The Mount Holyoke College Archives supports reunion activities
of classes in a variety of ways. Listed below are some
frequently-asked questions about what the Archives can
do for class members--and what class members can do for
Is the Archives open during reunion weekends?
Yes, the Archives is usually open from 1:00-5:00 on Saturdays
during each weekend.
Do the Archives exhibit class material during reunions?
Yes, the Archives usually displays
documents and photographs relating to each returning class.
The time, date and
location of the exhibits is listed in the programs
for reunion weekends.
What do the Archives have relating to my class?
- The Archives has a wide range of materials documenting
classes. The collection includes:
- Copies of College publications such as the Mount Holyoke
News and Llamarada, course catalogues, and student
- Class profiles, Junior Show scripts, programs
for plays and dances, and newspaper articles and press
releases concerning class members as undergraduates
newsletters and reunion booklets
- Photographs and slides
dating from undergraduate years and later
- Films and
video recordings showing reunion activities
files for individual members of each class
How can I use these materials
from the Archives for my reunion?
Anyone can use the Archives during the hours that the
collection is open. Staff members can often answer
relating to the history of a class--the number of entering
students in a class, for example, or the date of when
a particular academic year began. In most instances,
one or more members of a class planning a reunion will
need to visit the Archives to review collection sources.
Can I borrow anything from the Archives to use before
or during my reunion?
The Archives often has extra copies of Llamaradas,
campus address directories, freshman and student
course catalogues that may be borrowed by any researcher.
Unique or scarce items such as Junior Show programs or
photographs cannot be borrowed, but class members may
ask to have photocopies made of many of these items
at no charge.
Other kinds of reproductions (print and electronic) may
be made by a local photographer who charges $25.00/image.
The Archives doesn't have very much material relating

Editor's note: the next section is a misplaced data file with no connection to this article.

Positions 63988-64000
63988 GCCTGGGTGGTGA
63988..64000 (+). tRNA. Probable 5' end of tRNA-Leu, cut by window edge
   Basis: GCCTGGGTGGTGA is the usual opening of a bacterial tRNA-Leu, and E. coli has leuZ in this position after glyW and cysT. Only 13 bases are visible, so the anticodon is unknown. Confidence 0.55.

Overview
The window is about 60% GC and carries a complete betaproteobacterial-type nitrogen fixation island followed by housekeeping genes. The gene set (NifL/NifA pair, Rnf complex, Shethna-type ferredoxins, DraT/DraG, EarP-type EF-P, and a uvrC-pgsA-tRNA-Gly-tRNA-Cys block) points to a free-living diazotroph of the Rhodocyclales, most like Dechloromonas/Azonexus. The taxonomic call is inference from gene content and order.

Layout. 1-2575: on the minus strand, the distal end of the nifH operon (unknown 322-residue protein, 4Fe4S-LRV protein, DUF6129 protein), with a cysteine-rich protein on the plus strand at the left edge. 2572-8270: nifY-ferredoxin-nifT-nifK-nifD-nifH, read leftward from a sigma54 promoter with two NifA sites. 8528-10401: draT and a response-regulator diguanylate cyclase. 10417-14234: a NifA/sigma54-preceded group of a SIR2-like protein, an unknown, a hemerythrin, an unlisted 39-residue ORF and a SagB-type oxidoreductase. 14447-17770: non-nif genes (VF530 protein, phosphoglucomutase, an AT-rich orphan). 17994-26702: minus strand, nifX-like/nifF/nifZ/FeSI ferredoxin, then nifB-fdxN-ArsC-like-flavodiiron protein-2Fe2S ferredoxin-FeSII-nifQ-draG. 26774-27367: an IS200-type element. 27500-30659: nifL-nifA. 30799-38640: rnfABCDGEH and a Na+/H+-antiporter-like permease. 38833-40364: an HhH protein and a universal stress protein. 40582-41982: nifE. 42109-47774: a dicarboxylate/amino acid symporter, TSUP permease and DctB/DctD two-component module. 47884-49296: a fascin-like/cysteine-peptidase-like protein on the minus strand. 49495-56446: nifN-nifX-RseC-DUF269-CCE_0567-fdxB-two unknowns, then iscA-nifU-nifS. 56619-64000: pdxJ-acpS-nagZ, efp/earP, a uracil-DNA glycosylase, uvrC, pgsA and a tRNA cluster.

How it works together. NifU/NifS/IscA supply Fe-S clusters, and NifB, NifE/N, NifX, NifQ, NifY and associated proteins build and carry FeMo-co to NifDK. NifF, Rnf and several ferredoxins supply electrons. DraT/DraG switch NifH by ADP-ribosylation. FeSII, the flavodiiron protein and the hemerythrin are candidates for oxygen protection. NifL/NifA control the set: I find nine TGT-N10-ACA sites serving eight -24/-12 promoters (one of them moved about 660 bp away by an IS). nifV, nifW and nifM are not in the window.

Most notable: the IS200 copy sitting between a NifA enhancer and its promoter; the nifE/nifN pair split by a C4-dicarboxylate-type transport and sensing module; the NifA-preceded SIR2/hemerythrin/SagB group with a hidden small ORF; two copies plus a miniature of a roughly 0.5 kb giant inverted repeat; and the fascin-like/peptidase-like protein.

to my class. What can I do to help?
The Archives relies on donations
from students and alumnae to build the collections. If
you or your
materials relating to your undergraduate
years, please consider donating them to the Archives.
For more information about making a donation to the
Archives, please contact the collection by telephone
or email (email@example.com). Information for
donors is also available on the Internet at:
I do have some letters, diaries, course records, scrapbooks
and photographs from my time as a Mount Holyoke student.
Does the Archives really want my personal papers?
donations from alumna of the College, the Archives
would not be able to help others understand
history of Mount Holyoke. Your personal papers offer
an unparalleled glimpse into a different time and
for example, the value of class notes written by a student
at Mount Holyoke in 1844 and how much those materials
will vary from documents written in 1944 or 2004.
The more documentation
the Archives collects, the broader the picture that will
exist to tell the story of the College's unique history.
What kind of research is done in the Archives using personal
papers of Mount Holyoke alumnae?
These collections support research by everyone from
elementary school students to scholars writing monographs
on a wide
variety of topics. Mount Holyoke students regularly use
these sources to prepare papers and projects for classes.
During 2003/2004, for example, letters and photographs
in the collections were used by students creating an electronic
historical atlas of the College.
At present, the following
Research Associates of the Five College Women's
Studies Research Center are using collections to support
- Sarah Doyle's research concerns body Measurement,
physical education and posture at New England Colleges,
- Ann Karus Meeropol is writing a book about
of female leadership" at Mount Holyoke during the
1930s, when the College selected Roswell Ham as the successor
to Mary Woolley
- Jewel Smith is preparing a study of music
education in nineteenth-century American female seminaries
For other examples of how
personal papers in the Archives have been used, see
a bibliography on
We hope that you will contact the Archives if you have
any questions about using the collections or donating material!
(Images are from the 1920 Llamarada)